2018-06-28_10-12-43_878

I’m also led to believe that there will be some e-Bikes on display as well. Book your free tickets now, and if you would like to test drive some EVs on the 18th of next month please don’t forget to bring your driving licence with you!

V2G EVSE Announce Digi LTE-M Module

Further to the announcement earlier this week of the seed funding from the United Kingdom’s Department for Transport for our “Vehicle to grid controller with modular communications” project we have another exciting announcement to make this afternoon.

First of all please feel free to take a close look at the module that provides our controller with its LTE-M functionality. Note that it is in single antenna mode in the picture, but supports a second antenna if necessary:

V2G-EVSE-Digi-LTE-M

Secondly also bear in mind that, as an eagle eyed reader from Cambridge spotted earlier this week, the module shown above is mounted in what we prefer to refer to as the “V2G EVSE V2x controller with modular communications”.

Next we invite you to read yesterday’s press release from Digi International® headlined “Digi XBee3 Cellular LTE-M Smart Modem and Development Kits Now Available“:

MINNETONKA, Minn., Aug. 8, 2018 – Digi International®, (NASDAQ: DGII, www.digi.com), a leading global provider of Internet of Things (IoT) connectivity products and services, today announced the immediate availability of the Digi® XBee3™ Cellular LTE-M development kits, featuring Digi’s next-generation smart cellular modem.

This LTE-M certification, to be followed by the certification of Digi XBee3 Cellular NB-IoT in October 2018, allows Digi to bring one of the first LPWAN, software-defined technology-agile modems capable of offering Cat-M or NB-IoT on a single, compact footprint. Designed to be customer-configurable, developers can easily standardize and futureproof their IoT designs by simply changing modems and SIMs to leverage different wireless protocols without having to redesign hardware for different regions or applications.

Ushering in a much more simplified way of testing designs and incorporating cellular connectivity into wireless solutions, the new Digi XBee3 Cellular LTE-M smart modem is integrated into the development kit via a 20-pin Digi XBee socket, ultimately allowing for solution connectivity via millions of sockets already deployed around the globe. The module can also be easily configured and controlled from a centralized platform such as the Digi Remote Manager®.

Digi International is an Amazon Web Services (AWS) Advanced Technology Partner in the AWS Partner Network (APN), and the Digi XBee3 Cellular LTE-M is a smart cellular modem supported by AWS IoT Core. With built-in Digi TrustFence® security, the module’s identity and data privacy features use more than 175 controls to protect against new and evolving cyber threats. It also provides the tools to secure connected devices, including data in motion with TLS 1.2 encryption and bi-directional authentication – required for AWS IoT connectivity.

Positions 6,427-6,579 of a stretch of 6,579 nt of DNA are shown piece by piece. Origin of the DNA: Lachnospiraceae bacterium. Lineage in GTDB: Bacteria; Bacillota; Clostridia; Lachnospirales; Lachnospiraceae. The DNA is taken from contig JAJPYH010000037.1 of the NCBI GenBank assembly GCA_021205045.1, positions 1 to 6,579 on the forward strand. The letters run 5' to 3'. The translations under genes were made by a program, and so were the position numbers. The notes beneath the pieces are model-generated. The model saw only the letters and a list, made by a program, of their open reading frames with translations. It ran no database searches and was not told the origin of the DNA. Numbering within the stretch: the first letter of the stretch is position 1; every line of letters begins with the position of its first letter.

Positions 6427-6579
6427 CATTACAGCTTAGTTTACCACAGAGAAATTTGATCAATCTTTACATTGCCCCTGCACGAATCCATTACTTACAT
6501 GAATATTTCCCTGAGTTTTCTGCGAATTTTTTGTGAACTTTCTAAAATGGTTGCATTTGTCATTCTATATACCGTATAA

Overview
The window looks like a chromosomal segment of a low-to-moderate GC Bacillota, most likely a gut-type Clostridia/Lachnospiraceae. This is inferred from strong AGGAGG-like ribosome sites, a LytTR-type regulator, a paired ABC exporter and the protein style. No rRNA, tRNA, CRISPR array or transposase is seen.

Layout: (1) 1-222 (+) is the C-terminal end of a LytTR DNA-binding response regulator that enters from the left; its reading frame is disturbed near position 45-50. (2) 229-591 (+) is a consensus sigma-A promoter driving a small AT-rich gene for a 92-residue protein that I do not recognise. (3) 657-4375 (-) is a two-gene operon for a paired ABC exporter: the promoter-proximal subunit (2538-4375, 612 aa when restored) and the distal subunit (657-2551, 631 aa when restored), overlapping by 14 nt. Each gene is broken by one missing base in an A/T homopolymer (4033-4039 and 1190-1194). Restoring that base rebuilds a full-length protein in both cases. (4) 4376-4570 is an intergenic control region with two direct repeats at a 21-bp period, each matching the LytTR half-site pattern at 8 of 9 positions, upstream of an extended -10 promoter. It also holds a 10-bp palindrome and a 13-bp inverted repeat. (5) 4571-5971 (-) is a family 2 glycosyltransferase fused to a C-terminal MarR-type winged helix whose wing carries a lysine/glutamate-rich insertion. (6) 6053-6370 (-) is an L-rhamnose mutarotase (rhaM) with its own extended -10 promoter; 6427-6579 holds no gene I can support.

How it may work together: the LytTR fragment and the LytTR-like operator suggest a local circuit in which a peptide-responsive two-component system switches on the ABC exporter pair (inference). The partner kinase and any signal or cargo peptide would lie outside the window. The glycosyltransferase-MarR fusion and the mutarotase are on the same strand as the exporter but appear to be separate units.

You may well wish to read the Digi press release in full, and I can reveal that we didn’t make use of Digi’s development kit when constructing our controller. However I’m afraid we’ll have to leave you to speculate for a while about how the V2G EVSE V2x controller delivers its NB-IoT functionality.

If you happen to have noticed that we’re based in the UK you may also be speculating about the SIM card plugged into the Digi LTE-M module shown above? If so we can put you out of your misery on that front at least. We paid the carriage across the pond and received this from Hologram in return:

Hologram-SIM

“A single SIM for all of Earth”!

We haven’t tested that claim of course, but it certainly works for us here in sunny South West England

Department for Transport Invests in V2G EVSE

This morning the United Kingdom’s Department for Transport issued a press release which mentions us! It also mentions what is hopefully some very good news for other Great British small businesses too:

The Department for Transport (DfT) has today (6 August 2018) set out plans to level the playing field for small businesses bidding for government contracts.

In its SME Action Plan, the DfT has committed to directing a third of its procurement spending towards small and medium-sized enterprises by 2022.

As part of this pledge, the department has also awarded £700,000 in Transport Technology Research Innovation Grants (T-TRIG) to support innovative transport projects, including a universal train access ramp that would help disabled people board trains more easily across the network.